By Elena Rodriguez and Juan Antonio Dominguez
MORALZARZAL, Spain (Reuters) - At 81 years old Spanish mountaineer Carlos Soria is training to tackle one of the world's highest peaks, a challenge he will dedicate to elderly victims of the COVID-19 pandemic.
"To all those who have disappeared because of this terrible pandemic, this terrible crisis, I want as an elderly person to dedicate it to them," Soria said outside his home in the Sierra Guadarrama mountains, north of Madrid.
Travel restrictions permitting, Soria hopes to go to Nepal in the spring to take on the 8,167-metre Dhaulagiri climb.
After conquering 12 of the world's 8,000-metre peaks, Soria wants to complete the list with Dhaulagiri and Tibet's Shishapangma to become the oldest climber to summit the planet's 14 highest peaks.
He had aimed to do so earlier this year, but the pandemic thrust much of the world into lockdown and put his plans on ice.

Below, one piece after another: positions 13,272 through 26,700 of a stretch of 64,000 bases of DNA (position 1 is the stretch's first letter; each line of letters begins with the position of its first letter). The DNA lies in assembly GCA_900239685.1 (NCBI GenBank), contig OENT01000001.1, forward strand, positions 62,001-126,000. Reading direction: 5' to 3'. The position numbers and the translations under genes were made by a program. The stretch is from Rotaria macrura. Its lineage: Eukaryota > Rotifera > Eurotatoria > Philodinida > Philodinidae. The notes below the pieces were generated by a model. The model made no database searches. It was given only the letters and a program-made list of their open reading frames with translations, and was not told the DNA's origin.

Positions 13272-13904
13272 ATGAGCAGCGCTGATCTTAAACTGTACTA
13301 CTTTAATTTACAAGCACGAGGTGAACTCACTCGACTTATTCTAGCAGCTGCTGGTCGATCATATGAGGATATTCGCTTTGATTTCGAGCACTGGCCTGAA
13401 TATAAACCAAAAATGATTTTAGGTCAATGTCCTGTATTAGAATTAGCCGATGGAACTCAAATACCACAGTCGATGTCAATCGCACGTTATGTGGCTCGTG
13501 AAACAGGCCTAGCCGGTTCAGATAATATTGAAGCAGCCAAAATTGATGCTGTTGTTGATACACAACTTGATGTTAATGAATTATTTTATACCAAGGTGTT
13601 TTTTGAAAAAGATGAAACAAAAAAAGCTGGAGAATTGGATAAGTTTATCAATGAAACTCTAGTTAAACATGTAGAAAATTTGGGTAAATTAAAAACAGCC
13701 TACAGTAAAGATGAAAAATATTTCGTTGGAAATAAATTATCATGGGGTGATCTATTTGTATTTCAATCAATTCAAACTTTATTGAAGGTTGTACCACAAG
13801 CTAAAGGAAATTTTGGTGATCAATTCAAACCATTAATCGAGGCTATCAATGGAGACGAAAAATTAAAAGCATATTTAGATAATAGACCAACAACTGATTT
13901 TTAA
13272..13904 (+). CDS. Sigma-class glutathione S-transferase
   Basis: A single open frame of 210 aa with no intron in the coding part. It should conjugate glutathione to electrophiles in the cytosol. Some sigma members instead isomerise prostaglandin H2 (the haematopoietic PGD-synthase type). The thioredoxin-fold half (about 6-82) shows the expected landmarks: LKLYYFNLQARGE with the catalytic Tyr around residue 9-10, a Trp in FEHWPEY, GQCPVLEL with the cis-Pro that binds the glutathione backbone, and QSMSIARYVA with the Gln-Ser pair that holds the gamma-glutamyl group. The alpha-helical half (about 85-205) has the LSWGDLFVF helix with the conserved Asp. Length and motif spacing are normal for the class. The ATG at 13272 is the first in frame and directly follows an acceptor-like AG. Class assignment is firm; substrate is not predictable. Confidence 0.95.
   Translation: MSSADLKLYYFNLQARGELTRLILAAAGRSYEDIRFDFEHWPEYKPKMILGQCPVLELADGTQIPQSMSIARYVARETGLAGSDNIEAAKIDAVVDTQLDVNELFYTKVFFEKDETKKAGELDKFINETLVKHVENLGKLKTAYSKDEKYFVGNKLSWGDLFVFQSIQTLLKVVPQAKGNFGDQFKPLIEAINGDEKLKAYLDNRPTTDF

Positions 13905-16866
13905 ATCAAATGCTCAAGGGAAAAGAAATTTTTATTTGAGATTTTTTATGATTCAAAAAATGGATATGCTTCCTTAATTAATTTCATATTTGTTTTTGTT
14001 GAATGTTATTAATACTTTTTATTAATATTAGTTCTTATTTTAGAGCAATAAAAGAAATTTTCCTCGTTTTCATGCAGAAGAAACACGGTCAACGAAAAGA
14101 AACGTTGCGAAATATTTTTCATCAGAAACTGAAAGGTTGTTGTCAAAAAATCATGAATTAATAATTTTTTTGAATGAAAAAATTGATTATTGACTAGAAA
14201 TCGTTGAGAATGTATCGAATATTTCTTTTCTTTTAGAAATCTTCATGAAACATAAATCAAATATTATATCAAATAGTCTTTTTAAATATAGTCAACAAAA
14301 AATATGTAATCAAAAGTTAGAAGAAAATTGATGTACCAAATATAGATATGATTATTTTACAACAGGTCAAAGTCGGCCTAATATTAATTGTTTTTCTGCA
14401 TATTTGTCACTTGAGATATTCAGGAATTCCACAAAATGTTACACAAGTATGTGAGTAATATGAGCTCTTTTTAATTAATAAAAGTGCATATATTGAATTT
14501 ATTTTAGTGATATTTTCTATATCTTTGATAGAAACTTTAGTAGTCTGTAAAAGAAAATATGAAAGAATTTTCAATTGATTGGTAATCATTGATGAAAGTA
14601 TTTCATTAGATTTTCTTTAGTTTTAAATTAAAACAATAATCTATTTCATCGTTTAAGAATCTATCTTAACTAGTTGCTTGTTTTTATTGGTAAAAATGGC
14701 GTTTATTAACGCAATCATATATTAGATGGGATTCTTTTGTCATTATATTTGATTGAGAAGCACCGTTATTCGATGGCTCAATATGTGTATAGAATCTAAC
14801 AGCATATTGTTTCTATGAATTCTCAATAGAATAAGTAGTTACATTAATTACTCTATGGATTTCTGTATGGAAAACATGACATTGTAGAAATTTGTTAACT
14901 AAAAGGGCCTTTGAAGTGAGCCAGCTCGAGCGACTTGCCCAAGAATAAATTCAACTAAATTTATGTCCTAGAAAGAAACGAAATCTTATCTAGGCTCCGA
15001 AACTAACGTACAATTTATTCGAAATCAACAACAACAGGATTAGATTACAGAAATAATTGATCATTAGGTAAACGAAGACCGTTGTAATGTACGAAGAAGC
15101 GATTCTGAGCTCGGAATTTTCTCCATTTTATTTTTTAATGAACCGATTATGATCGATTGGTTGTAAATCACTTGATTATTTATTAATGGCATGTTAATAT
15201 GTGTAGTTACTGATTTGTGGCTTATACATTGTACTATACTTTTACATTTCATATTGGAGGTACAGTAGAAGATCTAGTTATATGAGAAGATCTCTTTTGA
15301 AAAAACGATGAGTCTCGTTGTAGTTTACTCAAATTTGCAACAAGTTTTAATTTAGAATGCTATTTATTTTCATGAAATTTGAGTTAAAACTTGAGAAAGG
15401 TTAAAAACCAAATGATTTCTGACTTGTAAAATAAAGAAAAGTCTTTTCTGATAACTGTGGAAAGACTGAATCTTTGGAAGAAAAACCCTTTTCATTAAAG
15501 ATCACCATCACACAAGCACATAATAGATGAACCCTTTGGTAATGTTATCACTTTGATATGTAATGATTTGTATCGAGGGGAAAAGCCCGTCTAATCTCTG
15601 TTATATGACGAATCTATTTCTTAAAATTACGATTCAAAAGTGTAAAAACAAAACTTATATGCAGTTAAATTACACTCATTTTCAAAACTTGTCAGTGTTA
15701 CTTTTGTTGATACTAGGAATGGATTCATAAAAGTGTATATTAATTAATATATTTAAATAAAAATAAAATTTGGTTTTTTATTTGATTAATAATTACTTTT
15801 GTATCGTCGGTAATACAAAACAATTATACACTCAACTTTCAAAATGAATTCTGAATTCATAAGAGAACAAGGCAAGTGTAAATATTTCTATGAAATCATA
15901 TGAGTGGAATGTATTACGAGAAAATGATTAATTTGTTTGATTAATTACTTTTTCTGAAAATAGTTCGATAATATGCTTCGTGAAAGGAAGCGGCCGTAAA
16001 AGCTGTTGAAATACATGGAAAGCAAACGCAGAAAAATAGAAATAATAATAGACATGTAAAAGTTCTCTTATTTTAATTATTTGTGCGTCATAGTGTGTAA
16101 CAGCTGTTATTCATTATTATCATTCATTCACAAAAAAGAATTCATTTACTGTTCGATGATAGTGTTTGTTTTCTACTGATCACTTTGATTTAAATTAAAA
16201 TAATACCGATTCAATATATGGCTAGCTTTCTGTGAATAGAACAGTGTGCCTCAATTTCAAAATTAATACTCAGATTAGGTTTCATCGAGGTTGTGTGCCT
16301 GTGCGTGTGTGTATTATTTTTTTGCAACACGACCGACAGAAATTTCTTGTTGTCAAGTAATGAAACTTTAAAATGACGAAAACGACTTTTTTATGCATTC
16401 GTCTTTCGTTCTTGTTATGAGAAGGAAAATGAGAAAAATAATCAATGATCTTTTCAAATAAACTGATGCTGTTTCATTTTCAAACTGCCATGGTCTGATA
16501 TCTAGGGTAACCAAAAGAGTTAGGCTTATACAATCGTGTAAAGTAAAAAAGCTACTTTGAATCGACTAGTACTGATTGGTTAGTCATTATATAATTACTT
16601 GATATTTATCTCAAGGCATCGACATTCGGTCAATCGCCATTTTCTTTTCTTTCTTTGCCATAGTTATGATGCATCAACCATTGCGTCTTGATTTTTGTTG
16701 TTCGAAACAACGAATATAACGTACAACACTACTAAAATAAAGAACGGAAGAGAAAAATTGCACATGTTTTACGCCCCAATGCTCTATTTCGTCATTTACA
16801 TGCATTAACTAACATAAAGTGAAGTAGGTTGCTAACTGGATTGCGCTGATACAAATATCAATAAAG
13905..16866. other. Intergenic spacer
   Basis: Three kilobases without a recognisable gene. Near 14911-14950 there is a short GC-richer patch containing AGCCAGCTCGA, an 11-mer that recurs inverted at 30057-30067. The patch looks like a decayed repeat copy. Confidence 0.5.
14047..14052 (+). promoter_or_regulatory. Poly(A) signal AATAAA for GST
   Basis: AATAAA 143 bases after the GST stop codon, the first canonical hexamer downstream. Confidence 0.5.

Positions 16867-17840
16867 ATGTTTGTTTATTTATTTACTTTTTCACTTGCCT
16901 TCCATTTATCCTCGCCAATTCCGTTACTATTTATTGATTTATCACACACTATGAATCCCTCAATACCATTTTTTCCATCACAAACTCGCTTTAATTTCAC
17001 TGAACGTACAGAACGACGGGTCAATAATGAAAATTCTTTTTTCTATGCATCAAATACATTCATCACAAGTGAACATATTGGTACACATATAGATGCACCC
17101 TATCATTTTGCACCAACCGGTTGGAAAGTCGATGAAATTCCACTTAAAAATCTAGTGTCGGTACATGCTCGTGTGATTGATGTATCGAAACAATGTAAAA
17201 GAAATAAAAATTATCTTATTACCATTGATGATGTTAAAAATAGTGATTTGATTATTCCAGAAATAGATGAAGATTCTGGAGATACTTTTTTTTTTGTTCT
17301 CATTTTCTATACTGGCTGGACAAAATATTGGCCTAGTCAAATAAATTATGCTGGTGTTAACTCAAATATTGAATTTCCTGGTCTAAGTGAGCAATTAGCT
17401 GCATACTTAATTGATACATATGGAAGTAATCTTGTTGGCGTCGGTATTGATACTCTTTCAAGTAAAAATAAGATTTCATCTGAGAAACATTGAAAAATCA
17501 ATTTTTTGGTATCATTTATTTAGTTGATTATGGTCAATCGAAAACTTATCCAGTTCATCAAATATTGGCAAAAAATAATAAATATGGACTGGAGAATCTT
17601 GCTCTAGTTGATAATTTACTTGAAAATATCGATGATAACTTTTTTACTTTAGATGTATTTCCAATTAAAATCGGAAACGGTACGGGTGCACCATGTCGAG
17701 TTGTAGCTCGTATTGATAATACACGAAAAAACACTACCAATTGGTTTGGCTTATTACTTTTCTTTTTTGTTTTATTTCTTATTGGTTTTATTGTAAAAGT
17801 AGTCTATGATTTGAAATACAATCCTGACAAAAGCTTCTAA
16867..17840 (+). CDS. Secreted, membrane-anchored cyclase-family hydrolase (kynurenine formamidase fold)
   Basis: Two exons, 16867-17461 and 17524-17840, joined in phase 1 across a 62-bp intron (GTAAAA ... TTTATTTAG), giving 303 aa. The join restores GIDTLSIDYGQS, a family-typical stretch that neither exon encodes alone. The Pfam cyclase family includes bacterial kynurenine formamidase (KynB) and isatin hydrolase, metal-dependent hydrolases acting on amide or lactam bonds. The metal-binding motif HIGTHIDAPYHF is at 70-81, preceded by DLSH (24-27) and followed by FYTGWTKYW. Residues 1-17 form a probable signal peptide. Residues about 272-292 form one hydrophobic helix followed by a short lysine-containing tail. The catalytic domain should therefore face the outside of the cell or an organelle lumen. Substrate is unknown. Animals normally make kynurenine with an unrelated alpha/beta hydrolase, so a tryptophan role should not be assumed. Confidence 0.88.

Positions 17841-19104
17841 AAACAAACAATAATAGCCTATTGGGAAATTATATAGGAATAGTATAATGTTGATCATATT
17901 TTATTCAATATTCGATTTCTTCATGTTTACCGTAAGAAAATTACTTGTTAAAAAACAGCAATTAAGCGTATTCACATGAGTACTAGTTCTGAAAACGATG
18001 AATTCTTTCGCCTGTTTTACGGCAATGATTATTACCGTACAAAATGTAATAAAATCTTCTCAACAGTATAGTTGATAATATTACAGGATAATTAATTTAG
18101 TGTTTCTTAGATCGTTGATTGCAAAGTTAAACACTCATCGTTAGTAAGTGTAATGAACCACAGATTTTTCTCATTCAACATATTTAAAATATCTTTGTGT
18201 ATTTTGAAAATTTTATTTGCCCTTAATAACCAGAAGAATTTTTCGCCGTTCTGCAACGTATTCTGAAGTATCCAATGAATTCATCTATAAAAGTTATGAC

Undeterred, he made the most of being stuck at home by sleeping in a hypobaric chamber that replicates the atmospheric conditions of life at 5,000 metres above sea level.
Soria keeps his skills sharp by running miles through the steep foothills and using ice axes to scale a rudimentary climbing wall in his conservatory.
"With all this mess going on in the world, being locked up here wasn't the worst thing that could happen," Soria said during a break from training.
"I'm a veteran climber, a very veteran climber," he laughs, recalling some of the trips that have taken him to remote ranges on all continents.
"Now I'm a bit older I think it's a beautiful idea to show people of a certain age that they shouldn't abandon things just because of their age."
(This story corrects line 17 to make clear Soria used a hypobaric chamber, not a hyperbaric chamber)
(Writing by Nathan Allen; Editing by Ingrid Melander and Janet Lawrence)